Opinion

Say It Ain’t So: A Woman Who Tortures

Many believe that certain behavior is inappropriate for women but fine for men. But a woman with power acts exactly like a man with power; those seeking equal rights must remember egalitarianism

Gina Haspel, then Deputy Director of the CIA, speaking at the 2017 William J. Donovan Award Dinner in Washington, DC. October 2017.
AFP PHOTO

The turmoil over Gina Haspel’s appointment as CIA chief, which many see as improper or unworthy due to her participation in interrogation and torture of detainees in secret facilities, stems solely from the obviously non-feminist idea that women are less involved than men in violent acts, less inclined to act aggressively and in general behave better than men.

Many people are still fixated on the idea that certain behavior isn’t appropriate for women, although they’re willing to accept it in men. Those things may have been right in the past – it used to be said that a classroom with a majority of girls is a better class, with less violence, a higher scholastic level and calmer, friendlier mood. But a lot of water has flowed even in the Jordan River since then, and anyone who wants equal rights for women should remember that equality is egalitarian, not selective.

So along with the power women have acquired and the recognition that they have equal intelligence and a host of other traits just like men, it appears that some women can also be aggressive, inclined to violence and some even took part in torturing prisoners to extract information from them, or, as sometimes happens, just for fun.

Those astonished at Haspel’s involvement in such acts aren’t real feminists, because it would never occur to them to be astonished at similar acts carried out by men.

This astonishment is quite surprising, because women who had power in days gone by proved they can be just as cruel as men. It’s enough to recall Mary I, Queen of England, known as “Bloody Mary,” who during her four years in power washed Britain with blood in her failed pursuit to restore Catholicism. Her heir and half-sister, Queen Elizabeth I, may have a better reputation, but it derives mainly from her becoming the winning side in this story: The Anglican religion she believed in became England’s official faith, and history, as we know, is written by the winners.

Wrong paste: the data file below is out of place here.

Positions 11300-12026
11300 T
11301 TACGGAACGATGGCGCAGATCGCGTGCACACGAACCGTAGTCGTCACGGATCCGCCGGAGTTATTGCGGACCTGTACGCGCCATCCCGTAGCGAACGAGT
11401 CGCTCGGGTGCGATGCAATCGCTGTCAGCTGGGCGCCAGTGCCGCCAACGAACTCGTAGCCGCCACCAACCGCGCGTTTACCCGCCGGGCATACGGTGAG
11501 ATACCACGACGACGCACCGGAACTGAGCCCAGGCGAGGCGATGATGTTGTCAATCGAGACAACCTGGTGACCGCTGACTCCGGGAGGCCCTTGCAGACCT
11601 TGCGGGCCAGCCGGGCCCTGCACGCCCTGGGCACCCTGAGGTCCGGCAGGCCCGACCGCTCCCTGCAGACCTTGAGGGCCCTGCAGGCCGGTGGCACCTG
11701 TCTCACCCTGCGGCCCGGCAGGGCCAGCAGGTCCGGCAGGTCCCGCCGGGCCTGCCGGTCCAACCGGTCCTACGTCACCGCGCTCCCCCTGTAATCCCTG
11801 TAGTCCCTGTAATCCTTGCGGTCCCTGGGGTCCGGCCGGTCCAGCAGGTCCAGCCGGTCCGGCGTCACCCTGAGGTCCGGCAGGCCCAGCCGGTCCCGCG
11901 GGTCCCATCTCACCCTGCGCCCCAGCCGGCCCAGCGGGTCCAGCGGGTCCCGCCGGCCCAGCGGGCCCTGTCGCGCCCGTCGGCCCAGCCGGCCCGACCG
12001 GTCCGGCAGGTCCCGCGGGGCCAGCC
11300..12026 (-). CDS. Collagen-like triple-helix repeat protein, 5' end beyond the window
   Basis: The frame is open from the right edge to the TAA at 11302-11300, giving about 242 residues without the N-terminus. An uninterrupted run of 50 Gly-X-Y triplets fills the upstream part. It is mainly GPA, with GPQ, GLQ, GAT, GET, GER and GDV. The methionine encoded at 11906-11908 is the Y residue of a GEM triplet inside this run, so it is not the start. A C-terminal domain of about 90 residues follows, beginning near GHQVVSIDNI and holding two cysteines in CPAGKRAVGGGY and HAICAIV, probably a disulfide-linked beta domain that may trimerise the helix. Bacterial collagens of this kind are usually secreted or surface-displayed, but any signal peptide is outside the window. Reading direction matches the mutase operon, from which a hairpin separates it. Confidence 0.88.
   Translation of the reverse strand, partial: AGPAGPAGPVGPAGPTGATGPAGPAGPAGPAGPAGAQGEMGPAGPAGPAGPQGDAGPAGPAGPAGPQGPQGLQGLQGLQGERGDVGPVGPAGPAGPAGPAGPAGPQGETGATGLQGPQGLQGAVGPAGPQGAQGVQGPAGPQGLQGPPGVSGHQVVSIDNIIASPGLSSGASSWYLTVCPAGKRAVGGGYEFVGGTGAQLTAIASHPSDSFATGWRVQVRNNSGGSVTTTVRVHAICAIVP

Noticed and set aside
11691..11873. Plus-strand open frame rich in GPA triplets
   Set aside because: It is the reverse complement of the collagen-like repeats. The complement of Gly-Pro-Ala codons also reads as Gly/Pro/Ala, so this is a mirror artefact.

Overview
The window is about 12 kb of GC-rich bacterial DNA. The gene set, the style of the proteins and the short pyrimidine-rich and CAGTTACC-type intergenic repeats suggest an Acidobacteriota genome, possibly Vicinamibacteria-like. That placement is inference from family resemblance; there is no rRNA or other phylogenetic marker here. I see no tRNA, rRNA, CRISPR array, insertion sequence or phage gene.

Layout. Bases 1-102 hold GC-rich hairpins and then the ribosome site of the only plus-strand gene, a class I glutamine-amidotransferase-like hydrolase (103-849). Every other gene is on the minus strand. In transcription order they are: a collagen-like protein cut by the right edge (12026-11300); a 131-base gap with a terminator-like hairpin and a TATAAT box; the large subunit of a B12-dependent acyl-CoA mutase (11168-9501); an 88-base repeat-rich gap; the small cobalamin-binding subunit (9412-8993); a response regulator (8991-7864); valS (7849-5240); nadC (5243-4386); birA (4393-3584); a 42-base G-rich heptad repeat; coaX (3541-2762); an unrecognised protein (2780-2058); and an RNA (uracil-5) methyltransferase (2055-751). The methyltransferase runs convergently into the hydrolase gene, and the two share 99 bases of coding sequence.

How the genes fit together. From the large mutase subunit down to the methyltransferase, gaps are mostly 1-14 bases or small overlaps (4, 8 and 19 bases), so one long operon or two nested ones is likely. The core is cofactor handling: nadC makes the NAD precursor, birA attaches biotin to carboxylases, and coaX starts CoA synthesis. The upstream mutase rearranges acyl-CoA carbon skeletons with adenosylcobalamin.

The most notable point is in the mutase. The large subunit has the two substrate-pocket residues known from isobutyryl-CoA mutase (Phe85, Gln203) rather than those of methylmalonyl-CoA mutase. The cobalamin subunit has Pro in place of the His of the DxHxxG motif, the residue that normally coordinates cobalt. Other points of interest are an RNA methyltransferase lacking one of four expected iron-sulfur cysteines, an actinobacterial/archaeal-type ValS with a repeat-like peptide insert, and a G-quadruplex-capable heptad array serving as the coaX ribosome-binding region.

Wake up feminists and stop tut-tutting because a woman with power acts exactly like a man with power. The difference between them derives only from historic and sociologic developments that left most of the power in the men’s hands, until recently. Pleasant, smiling and submissive women are nicer creatures than men, because this is a reality they’ve been raised to, not a preference they chose. The way the situation is evolving today, albeit with baby steps, reflects a reality with various aspects, but it’s more real than the situation in which women were good, docile, soft and feminine.

And that’s not all. Let’s remember that Haspel, despite having reached a high position, was still part of a masculine organization, adopted its conventional behavior and apparently didn’t challenge it. The question that should preoccupy the appointing officials isn’t whether a woman who was involved in illegal torture (as if there’s such a thing as legal torture) should head the CIA, but whether a person who tortured others should be part of the administration.

But that’s a naïve question, based on the assumption of a well-intentioned administration and an attitude that may be fit Scandinavian states, but not the United States or Israel. Meanwhile, we should remember the anecdote about Ben-Gurion, who was once queried about the low moral standard of the secret service people. Ben-Gurion replied that he had indeed asked Bialik and Agnon to join the service, but they – what can you do? – declined.

Apparently the intellectuals in the United States are also leaving the torture to others. Every regime is prone to villainous acts, especially regimes with imperialistic pretensions like the United States and Israel. As such, they must enlist the suitable villains from among their citizens to implement that policy, both men and women.